Snow, Health and Death in Florence
Histories of the Microcosm
Snow, Health and Death
in Francesco De Medici's Florence
In 1576, the Tuscan physician Piero Nati da Bibbiena (fl. 1576) rolled his eyes at Florence’s newfound taste for ice-cold consumption. In a treatise on the health risks of cooling beverages with snow, he argued that “there is quite enough width in the middle between cold and hot” – a middle ground that everyone should stick to, rather than seeking out extremes. 
While some refrigeration was acceptable, the coldness of snow was far greater than that of even the coolest water and therefore excessive. Florentines had previously been satisfied with the “very refreshing and clear waters” available in the city’s many excellent wells, which were also used to cool wine and fruits in summer. Now, however, they had adopted the opinion “that snow is not harmful, but healthy and good, and they have started using it universally, keeping public shops open for it around the year.” The practice of storing winter’s snow and ice for year-round consumption had been known around the world since antiquity. In Southern Europe, snow and ice made a spectacular comeback during the sixteenth century, when they transitioned from staples of luxury consumption to more widely available products in most large cities. Snow and ice were primarily used to chill drinks and fruits, delivering a degree of cold that cellars and wells alone were unable to provide.
Figure 1. An example of snow being used to cool drinks, as seen in the wine cooler at the bottom right. Anonymous (possibly Florentine), Natura morta con alzate, cesti di frutta su ripiani e vino in ghiacciaia (ca 1600-1650). Museo della natura morta, Poggio a Caiano. Photo: Wikimedia Commons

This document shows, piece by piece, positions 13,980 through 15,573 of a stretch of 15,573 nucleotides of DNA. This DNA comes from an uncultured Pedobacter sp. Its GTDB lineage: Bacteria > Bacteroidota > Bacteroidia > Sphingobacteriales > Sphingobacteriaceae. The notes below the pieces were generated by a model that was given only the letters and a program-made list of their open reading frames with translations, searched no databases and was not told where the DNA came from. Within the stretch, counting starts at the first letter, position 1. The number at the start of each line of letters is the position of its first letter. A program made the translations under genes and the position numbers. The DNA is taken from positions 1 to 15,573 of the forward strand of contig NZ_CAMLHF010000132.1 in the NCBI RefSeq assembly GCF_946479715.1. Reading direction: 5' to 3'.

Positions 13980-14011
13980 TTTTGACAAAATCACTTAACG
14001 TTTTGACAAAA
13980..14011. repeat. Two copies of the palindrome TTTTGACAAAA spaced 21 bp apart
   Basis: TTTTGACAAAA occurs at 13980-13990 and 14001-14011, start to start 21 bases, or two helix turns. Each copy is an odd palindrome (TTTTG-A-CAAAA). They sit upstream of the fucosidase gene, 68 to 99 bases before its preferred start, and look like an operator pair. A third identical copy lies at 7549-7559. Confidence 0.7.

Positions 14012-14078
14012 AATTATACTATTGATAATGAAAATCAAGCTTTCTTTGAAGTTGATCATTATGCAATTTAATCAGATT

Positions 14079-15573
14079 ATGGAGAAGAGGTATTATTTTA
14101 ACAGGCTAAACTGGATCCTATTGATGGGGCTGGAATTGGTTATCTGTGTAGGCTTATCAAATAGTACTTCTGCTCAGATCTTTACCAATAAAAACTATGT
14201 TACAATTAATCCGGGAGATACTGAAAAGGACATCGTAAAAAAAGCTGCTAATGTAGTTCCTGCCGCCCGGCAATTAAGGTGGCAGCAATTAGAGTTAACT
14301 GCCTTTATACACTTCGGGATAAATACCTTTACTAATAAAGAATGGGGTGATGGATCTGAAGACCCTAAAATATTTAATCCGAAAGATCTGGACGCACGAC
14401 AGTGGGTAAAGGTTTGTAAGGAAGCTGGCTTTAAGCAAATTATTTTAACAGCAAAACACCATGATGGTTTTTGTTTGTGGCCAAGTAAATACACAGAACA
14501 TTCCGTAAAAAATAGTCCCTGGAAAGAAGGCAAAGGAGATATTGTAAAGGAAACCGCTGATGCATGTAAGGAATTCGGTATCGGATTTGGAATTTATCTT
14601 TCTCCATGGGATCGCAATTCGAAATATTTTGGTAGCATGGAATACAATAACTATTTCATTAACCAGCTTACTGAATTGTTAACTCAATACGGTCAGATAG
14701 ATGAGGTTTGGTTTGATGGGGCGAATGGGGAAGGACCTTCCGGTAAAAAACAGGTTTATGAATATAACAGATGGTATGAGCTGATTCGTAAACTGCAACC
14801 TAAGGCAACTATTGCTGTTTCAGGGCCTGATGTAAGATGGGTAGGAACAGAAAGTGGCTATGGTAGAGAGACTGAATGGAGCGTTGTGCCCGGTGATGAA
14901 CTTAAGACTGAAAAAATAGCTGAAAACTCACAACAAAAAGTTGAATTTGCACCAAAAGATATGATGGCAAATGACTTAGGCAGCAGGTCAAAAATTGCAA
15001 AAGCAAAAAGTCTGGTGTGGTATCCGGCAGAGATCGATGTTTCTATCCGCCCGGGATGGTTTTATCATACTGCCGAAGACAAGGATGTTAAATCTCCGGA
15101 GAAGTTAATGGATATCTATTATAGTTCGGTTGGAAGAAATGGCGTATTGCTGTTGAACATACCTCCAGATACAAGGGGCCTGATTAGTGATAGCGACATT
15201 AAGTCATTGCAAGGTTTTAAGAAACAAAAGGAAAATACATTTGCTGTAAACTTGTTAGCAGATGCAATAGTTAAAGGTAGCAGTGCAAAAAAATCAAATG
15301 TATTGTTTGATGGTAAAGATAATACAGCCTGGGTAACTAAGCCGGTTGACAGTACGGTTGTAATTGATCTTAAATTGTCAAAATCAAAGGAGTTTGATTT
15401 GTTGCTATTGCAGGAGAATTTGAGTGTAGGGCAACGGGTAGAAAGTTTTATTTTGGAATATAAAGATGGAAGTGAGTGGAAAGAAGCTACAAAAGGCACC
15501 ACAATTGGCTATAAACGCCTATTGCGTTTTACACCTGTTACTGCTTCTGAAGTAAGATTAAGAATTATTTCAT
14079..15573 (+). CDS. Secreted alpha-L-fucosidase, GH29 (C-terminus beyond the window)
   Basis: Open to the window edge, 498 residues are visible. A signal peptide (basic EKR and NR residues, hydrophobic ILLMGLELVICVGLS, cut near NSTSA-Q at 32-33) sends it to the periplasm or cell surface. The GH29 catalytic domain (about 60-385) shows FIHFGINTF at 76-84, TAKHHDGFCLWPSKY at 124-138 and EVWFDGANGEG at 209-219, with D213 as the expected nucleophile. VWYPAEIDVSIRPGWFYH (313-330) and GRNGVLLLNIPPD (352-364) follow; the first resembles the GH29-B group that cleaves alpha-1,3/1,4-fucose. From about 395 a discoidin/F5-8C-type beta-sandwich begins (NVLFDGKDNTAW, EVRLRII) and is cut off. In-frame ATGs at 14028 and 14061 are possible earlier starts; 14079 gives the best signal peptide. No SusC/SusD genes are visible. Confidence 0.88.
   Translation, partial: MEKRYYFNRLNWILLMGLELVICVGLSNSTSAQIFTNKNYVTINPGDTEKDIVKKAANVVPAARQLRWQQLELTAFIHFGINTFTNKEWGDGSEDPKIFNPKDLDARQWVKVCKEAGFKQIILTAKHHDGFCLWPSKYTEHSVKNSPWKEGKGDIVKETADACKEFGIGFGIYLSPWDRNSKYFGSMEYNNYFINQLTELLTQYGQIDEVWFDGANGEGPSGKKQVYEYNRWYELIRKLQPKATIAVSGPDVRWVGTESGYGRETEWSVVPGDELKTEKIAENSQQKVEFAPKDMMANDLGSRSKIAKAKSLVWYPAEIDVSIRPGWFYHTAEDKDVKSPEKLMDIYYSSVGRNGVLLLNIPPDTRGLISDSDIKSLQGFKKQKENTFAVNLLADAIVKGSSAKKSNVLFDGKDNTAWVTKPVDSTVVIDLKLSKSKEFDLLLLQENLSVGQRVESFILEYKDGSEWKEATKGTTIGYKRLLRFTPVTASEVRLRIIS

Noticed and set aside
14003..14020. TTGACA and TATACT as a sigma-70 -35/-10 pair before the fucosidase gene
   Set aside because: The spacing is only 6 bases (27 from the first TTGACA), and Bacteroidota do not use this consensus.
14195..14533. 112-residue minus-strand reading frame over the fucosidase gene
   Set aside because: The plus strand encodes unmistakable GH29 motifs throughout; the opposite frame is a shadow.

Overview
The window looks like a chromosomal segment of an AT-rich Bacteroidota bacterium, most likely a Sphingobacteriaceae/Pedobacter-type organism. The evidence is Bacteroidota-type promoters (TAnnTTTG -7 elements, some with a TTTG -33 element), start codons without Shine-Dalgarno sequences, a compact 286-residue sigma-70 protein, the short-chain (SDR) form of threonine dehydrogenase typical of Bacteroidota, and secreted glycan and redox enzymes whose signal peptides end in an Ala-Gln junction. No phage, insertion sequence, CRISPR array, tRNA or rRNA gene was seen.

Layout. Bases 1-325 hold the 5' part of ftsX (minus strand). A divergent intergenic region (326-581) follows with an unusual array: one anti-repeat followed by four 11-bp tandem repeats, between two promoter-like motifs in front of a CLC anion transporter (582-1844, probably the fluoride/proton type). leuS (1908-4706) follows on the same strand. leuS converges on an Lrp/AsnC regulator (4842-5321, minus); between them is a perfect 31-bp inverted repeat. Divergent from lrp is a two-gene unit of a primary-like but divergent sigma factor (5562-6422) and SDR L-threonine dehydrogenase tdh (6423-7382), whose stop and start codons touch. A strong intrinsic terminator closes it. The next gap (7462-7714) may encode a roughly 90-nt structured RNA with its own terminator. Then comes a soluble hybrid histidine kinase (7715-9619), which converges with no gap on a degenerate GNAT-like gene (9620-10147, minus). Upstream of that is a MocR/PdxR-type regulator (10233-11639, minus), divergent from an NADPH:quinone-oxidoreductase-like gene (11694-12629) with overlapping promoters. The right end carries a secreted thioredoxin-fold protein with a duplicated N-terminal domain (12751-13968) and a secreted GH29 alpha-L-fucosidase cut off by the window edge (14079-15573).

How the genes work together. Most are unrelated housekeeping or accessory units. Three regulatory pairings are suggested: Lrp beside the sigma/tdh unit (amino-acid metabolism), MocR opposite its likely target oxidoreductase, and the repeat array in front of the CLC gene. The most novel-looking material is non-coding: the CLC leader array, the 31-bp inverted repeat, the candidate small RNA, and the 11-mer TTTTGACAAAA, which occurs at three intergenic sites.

Preserving winter’s frost for summer refrigeration was an infrastructural challenge that required significant labor and clever use of the effects of the seasons, altitude, and insulating materials on temperature. In Piero Nati’s Florence, too, the Grand Duke Francesco de’ Medici (r. 1574-1587) invested in expanding year-round snow supplies in and around his city. Snow pits emerged at his villa in Pratolino, which Michel de Montaigne remarked on during his journey through the region: “We also saw some very wide holes in the ground where they keep a large quantity of snow all year round; and it is placed on a litter of broom, and then all this is covered, up to a great height, in the form of a pyramid, with thatch, like a little barn.”
Figure 2. The Ice House at Pratolino in 1815. Source: Archivio di Stato di Firenze, Scrittoio delle regie possessioni 1531. Photo: Anna Speyart
Figure 3. The Ice House of Pratolino Today. Photo: Anna Speyart
Differences in taste and geography created variation in early modern methods for harvesting and storing frost, but Montaigne’s travel diary accurately described the key components of cold storage in snow pits or ice houses. Stored underground, snow and ice gathered in winter could survive the seasons if they were kept protected from warm air and rain with straw or other insulating materials. In Francesco’s day, such snow pits and ice houses could be found scattered across the Apennines closest to Florence, from Vallombrosa to Pistoia.
Anna Speyart is a PhD Candidate at Princeton University where she is writing a dissertation on the science and technology of freezing which traces the use of ice and snow from harvest to application in scientific, medical, and consumer contexts of early modernity. Anna received a BA in History from University College London (UCL) and an MA in Cultural and Intellectual History from the Warburg Institute where she worked on games and play in sixteenth-century erudite culture. In the Spring of 2024, she will be a visiting student at the École Normale Supérieure (ENS-PSL) in Paris.
This early modern increase in the use of snow and ice prompted a fierce response in the medical republic of letters: between 1550 and 1750, dozens of physicians from across Europe published treatises debating the risks and benefits of cold drinks. Among the earliest and most influential of these treatises was the Libro de la nieve (1571) by the Spanish physician Nicolás Monardes (1492-1588), which was translated three times and which circulated widely in Europe. While the earliest treatises had condemned chilling drinks with snow, Monardes’s work was among the first to endorse the practice and proclaim its benefits.